A Creek Woman Moves to Northern New York

by Stacy Pratt



At the market they never have what I need:

sofke corn, dried pea hulls,

canuche balls wrapped in foil,

baby food jars of bacon grease,

possum grapes, wild onions,

poke salad, great big catfish,

piles of perch stunned by devil’s shoestring,

masa harina for making cvtvhvkv

(although occasionally they have some

in the foreign foods section),

communion bread made by fasting women

singing prayers until dawn,

new corn stirred in a black kettle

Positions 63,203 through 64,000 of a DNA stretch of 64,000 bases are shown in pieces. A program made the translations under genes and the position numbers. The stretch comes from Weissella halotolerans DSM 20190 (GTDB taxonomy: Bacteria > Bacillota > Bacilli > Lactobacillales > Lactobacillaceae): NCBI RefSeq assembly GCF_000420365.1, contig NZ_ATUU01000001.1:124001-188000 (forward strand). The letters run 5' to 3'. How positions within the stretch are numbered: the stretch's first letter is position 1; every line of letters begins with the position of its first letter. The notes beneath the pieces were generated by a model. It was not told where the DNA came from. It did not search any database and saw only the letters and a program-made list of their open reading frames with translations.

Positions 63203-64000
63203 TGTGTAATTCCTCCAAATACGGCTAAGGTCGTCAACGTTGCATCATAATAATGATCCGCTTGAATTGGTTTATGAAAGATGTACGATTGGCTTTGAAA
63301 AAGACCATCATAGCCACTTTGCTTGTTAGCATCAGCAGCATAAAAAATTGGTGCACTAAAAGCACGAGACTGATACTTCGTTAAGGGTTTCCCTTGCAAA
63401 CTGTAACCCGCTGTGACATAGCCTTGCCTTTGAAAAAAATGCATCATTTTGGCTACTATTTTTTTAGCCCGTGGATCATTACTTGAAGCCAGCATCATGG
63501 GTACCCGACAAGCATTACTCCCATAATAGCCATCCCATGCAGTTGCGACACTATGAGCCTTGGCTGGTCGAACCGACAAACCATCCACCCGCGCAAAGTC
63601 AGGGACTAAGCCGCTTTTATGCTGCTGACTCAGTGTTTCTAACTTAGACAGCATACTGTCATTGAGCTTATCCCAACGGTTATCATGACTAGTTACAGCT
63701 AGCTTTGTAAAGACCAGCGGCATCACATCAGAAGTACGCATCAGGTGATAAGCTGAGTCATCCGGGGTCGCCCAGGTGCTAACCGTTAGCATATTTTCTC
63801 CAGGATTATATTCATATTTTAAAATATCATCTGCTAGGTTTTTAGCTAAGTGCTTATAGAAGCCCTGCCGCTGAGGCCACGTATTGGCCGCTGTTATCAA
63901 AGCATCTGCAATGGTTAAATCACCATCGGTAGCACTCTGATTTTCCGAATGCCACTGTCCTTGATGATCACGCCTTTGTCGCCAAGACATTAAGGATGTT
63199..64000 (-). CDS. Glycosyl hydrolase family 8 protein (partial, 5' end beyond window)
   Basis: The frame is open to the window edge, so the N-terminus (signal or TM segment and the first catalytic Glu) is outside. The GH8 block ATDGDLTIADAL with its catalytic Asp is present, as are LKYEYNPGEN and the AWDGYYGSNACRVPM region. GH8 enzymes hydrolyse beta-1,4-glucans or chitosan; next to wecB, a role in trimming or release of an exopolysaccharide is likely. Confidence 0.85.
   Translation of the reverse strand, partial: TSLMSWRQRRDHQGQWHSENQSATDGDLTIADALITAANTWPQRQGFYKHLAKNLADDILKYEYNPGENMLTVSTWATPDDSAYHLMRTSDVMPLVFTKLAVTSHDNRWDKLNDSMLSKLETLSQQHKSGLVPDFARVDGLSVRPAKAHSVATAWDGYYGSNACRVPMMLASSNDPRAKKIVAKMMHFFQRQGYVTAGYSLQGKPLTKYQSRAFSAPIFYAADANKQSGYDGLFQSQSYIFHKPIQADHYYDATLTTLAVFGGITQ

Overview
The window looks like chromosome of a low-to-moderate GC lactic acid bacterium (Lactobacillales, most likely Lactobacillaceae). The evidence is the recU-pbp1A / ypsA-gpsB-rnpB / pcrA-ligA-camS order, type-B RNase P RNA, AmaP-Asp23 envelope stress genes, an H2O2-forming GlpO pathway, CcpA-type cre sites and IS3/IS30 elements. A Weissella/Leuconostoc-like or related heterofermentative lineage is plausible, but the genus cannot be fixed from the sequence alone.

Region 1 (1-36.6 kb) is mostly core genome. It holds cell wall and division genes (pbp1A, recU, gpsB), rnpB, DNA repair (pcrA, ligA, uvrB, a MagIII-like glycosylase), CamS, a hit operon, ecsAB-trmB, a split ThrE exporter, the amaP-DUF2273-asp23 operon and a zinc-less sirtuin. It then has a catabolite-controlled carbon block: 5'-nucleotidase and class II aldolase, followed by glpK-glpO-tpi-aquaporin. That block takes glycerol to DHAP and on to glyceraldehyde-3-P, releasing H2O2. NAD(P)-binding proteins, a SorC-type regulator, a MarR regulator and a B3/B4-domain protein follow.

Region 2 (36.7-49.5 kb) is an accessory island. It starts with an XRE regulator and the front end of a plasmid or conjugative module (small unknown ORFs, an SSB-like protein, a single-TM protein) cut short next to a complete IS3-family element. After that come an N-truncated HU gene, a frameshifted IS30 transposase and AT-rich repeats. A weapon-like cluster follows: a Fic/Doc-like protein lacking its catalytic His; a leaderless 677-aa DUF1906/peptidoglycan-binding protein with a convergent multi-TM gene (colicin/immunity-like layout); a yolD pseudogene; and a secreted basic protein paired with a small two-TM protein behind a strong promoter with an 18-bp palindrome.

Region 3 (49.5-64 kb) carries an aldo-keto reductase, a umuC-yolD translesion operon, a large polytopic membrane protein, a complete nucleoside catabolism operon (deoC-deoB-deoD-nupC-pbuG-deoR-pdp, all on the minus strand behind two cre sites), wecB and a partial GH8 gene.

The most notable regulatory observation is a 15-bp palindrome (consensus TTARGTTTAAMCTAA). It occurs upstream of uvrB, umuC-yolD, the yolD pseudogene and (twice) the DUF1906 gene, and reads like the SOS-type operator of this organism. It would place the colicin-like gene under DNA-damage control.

under a brush arbor, nachos

from your cousin’s softball game,

sweet tea all day long, coffee

to take to your uncles on the bench

outside the camphouse, pig’s feet

and hominy (although they have the hominy

in the foreign foods section and the rest of the pig

at the butcher), women to help me cook,

men to bring in wood, boys to bring in water,

girls to set the table, babies to lick the ribs,

real stuff to eat, the right people to eat it with.

Originally published in This Land, Vol. 6, Issue 5, March 1, 2015.